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July 03, 2005
Semantics of objects and '==' (and which operator for equality)
Hello. I would like to know what is the rationale behind the decision to 
make the '==' operator be an equality operator for objects, and not an 
"identity" one, like Java or C#. I did do a little search on the 
archives, but only found a non-official comment about this, and for what 
I read there it seems the ideia is to forget that objects are pointers 
and make them work more like basic types, like integers, thus using '==' 
to compare equality, is that right?

You see, my initial impression is that this behaviour is very inconsistent:

Objects can have two kinds of semantics for working with objects: 
pointer-like or basic-like (meaning non-pointer-like, like the 
basic/primitive types or C++-style references. I just came up with this 
name right now because I don't know another (possibly more correct) 
one). Anyway, In C++ you can have the two kinds, but in most modern 
languages you have only one kind. In Java and C# you have pointer-like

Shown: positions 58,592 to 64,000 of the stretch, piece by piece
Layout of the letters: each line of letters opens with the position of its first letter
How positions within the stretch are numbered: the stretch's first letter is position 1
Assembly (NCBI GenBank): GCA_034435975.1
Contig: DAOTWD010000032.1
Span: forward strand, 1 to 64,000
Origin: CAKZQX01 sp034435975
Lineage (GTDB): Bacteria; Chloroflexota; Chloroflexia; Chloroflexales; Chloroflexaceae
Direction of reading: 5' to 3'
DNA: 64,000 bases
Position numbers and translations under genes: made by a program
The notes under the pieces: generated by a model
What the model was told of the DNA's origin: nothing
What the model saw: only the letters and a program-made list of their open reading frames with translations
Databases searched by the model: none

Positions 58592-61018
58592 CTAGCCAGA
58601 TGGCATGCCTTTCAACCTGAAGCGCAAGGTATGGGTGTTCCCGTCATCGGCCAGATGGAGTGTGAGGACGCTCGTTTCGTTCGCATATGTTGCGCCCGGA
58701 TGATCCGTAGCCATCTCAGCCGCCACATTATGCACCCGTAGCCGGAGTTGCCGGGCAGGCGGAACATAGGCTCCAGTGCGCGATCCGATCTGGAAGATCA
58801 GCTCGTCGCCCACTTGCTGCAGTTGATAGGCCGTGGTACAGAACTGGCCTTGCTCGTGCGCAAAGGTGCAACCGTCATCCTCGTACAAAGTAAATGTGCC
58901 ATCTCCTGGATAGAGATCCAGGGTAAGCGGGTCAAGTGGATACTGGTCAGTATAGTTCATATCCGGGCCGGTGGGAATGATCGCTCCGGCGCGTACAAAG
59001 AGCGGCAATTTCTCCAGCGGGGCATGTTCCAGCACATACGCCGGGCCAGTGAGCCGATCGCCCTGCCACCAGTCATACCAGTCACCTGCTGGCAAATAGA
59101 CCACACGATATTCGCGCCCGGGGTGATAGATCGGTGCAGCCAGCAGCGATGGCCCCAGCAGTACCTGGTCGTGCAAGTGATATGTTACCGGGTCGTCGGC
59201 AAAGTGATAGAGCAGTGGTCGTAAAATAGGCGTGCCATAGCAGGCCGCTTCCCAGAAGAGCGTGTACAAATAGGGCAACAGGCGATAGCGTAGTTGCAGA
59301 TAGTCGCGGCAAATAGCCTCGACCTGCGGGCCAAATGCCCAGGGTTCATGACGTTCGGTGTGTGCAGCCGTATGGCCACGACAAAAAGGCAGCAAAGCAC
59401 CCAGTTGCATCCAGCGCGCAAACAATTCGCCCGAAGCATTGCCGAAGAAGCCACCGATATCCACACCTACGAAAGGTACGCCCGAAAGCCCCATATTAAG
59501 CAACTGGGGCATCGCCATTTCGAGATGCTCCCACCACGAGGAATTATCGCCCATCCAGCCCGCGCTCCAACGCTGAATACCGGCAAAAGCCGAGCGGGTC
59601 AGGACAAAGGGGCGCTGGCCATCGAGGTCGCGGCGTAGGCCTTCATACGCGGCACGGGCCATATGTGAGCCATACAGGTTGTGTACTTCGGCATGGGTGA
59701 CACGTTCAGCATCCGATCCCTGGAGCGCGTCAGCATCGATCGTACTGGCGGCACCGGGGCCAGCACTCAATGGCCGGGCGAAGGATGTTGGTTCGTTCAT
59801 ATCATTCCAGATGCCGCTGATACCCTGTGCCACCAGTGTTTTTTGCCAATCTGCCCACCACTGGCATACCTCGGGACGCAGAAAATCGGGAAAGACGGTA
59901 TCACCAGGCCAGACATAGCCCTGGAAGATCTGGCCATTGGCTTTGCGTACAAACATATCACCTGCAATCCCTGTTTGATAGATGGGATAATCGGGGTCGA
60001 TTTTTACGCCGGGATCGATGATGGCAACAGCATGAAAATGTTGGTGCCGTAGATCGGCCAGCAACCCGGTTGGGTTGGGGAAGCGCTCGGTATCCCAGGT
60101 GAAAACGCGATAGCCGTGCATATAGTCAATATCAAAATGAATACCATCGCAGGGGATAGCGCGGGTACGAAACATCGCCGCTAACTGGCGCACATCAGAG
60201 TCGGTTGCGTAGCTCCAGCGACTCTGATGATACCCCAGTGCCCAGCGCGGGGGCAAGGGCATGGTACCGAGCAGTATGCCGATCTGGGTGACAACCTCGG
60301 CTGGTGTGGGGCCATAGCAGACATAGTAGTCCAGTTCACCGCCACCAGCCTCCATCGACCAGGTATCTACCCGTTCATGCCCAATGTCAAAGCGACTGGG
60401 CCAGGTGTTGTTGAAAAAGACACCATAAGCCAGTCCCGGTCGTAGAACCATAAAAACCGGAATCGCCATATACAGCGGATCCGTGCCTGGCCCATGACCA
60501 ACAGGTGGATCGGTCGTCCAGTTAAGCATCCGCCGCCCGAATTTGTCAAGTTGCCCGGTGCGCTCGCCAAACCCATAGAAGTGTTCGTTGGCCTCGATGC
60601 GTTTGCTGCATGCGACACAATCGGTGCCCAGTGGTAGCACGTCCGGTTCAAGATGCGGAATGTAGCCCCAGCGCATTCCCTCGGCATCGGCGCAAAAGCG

object semantics.

The problem with D, is that objects behave like pointers in every 
regard, except when using '==' (or '!='), in which they behave like 
basic types. The '==' is used to test the equality of the object 
instance itself, instead of it's identity, or in another way to view it, 
the equality of the object pointer.
So in effect you have a mix of the two, something which I've never seen 
in any language before and that seems to me like a very inconsistent and 
unelegant conceptual model for objects.
Most popular languages out there, like C++, Java, C#, (and likely all 
C-syntax-based languages) do it pointer-like, and frankly I don't see 
any disadvantage (in terms of semantics and language/code 
expressiveness) in doing so. This has thus become a standard idiom for 
such languages.
And if even so, one wanted the objects to behave like basic non-pointer 
types, then you would have to make it behave consistently, that is, 
appply it everywere in the language, right? Not just for '=='. 'obj1 =